Genital ulcer

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Genital ulcer
Genital ulcer 1.jpg
Genital ulcer in an immunsupressed patient
ICD-10 GroupMajor.minor
ICD-9 xxx
DiseasesDB 19297

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Editor-In-Chief: C. Michael Gibson, M.S., M.D. [1]

Associate Editor-In-Chief: John Fani Srour, M.D.

Overview

A Genital ulcer is an ulcer located on the genital area, caused by a sexually transmitted disease such as genital herpes, syphilis, chancroid, or thrush. Some other signs of having genital ulcers include enlarged lymph nodes in the groin area, or vesicular lesions, which are small, elevated sores or blisters. The syndrome may be further classified into penile ulceration and vulval ulceration for males and females respectively.

Causes[1][2]

Common Causes


Other Causes (rare)

Complete Differential Diagnosis of the Causes of Genital Ulcers:

(By organ system)

Cardiovascular No underlying causes
Chemical / poisoning No underlying causes
Dermatologic Balanitis, Behcet's disease, Cancer, Basal cell carcinoma, Squamous cell carcinoma, Chancroid, Chlamydia trachomatis, Herpes Genitalis, Lichen planus, Pyoderma, Syphilis, Cicatricial pemphigoid, Erythema multiforme, Excoriations, Fixed drug eruption, Granuloma inguinale, Langerhans cell histiocytosis, Lymphogranuloma venereum, Pemphigus vulgaris, Reiter's syndrome, Scabies, Stevens-Johnson syndrome, Strachan's syndrome
Drug Side Effect Foscarnet
Ear Nose Throat No underlying causes
Endocrine No underlying causes
Environmental No underlying causes
Gastroenterologic No underlying causes
Genetic No underlying causes
Hematologic No underlying causes
Iatrogenic Excoriations
Infectious Disease Chancroid, Chlamydia trachomatis, Herpes Genitalis, Human papilloma virus, Neisseria gonorrhoeae, Syphilis (primary syphilis), Vulvovaginitis, Cytomegalovirus infection, Granuloma inguinale,

Lymphogranuloma venereum, Scabies, Yeast infection, HIV, Klebsiella granulomatis, EBV infection

Musculoskeletal / Ortho No underlying causes
Neurologic No underlying causes
Nutritional / Metabolic No underlying causes
Obstetric/Gynecologic No underlying causes
Oncologic skin cancer, basal cell carcinoma, squamous cell carcinoma, Langerhans cell histiocytosis
Opthalmologic No underlying causes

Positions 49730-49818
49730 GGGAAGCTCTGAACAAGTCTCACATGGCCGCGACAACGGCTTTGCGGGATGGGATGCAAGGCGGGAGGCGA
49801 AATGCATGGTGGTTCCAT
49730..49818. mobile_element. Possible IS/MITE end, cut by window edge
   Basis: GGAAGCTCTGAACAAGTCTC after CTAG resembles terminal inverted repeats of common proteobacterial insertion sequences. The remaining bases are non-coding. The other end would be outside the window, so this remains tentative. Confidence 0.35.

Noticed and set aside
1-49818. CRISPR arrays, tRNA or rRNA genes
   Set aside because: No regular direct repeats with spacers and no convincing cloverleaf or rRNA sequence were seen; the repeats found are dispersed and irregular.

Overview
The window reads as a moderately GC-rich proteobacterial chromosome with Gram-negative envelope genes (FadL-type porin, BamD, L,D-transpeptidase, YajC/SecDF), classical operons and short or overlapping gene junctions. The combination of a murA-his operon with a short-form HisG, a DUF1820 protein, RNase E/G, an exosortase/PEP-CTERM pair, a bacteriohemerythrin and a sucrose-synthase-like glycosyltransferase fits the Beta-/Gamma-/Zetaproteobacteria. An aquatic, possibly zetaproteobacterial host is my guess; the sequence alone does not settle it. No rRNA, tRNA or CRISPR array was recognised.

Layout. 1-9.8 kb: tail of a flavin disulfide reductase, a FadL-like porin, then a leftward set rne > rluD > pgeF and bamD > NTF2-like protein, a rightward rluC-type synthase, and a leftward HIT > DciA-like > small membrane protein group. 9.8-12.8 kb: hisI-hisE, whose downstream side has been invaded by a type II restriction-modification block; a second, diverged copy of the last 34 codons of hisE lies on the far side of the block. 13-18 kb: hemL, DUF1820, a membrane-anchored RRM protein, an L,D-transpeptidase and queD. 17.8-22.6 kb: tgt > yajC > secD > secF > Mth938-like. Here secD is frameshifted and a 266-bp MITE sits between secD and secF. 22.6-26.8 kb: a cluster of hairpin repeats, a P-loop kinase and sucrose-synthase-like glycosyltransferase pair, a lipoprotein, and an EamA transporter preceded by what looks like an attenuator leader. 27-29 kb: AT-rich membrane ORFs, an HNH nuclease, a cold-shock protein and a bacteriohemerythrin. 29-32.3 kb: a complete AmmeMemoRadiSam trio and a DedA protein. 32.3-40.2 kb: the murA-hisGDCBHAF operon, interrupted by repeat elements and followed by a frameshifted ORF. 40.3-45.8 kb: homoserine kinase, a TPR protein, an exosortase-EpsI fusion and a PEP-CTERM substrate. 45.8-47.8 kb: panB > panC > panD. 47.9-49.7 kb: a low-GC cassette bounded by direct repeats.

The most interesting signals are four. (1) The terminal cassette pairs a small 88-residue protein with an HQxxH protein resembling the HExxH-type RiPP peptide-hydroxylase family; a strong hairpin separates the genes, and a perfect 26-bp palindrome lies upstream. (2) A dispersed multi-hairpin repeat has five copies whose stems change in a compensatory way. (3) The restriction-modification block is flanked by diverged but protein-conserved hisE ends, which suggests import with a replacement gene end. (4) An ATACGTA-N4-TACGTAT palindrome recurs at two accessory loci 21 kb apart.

Overdose / Toxicity No underlying causes
Psychiatric No underlying causes
Pulmonary No underlying causes
Renal / Electrolyte No underlying causes
Rheum / Immune / Allergy Behcet's disease, Athabaskan severe combined immunodeficiency, Cicatricial pemphigoid, Erythema multiforme, Fixed drug eruption, Pemphigus vulgaris, Reiter's syndrome, Stevens-Johnson syndrome
Sexual No underlying causes
Trauma Genital trauma, Excoriations
Urologic Balanitis, Cancer, Chancroid, Genital trauma, Granuloma inguinale, Lymphogranuloma venereum, Yeast infection
Miscellaneous No underlying causes

Medical Therapy

Pathogen-Based Therapy

References

  1. Sailer, Christian, Wasner, Susanne. Differential Diagnosis Pocket. Hermosa Beach, CA: Borm Bruckmeir Publishing LLC, 2002:77 ISBN 1591032016
  2. Kahan, Scott, Smith, Ellen G. In A Page: Signs and Symptoms. Malden, Massachusetts: Blackwell Publishing, 2004:68 ISBN 140510368X
  3. Martín JM, Pinazo I, Molina I; et al. (2009). "Cicatricial pemphigoid of the Brunsting-Perry type". Int. J. Dermatol. 48 (3): 293–4. doi:10.1111/j.1365-4632.2009.03975.x. PMID 19261020. Unknown parameter |month= ignored (help)
  4. Fischer G (2007). "Vulvar fixed drug eruption. A report of 13 cases". J Reprod Med. 52 (2): 81–6. PMID 17393766. Unknown parameter |month= ignored (help)
  5. Luelmo J, Sala M, Sasal M, Cervantes M (1996). "[Genital ulcers from foscarnet: three cases]". Med Clin (Barc) (in Spanish; Castilian). 107 (8): 318. PMID 8965499. Unknown parameter |month= ignored (help)
  6. Cockerell OC, Ormerod IE (1993). "Strachan's syndrome: variation on a theme". J. Neurol. 240 (5): 315–8. PMID 8326339. Unknown parameter |month= ignored (help)

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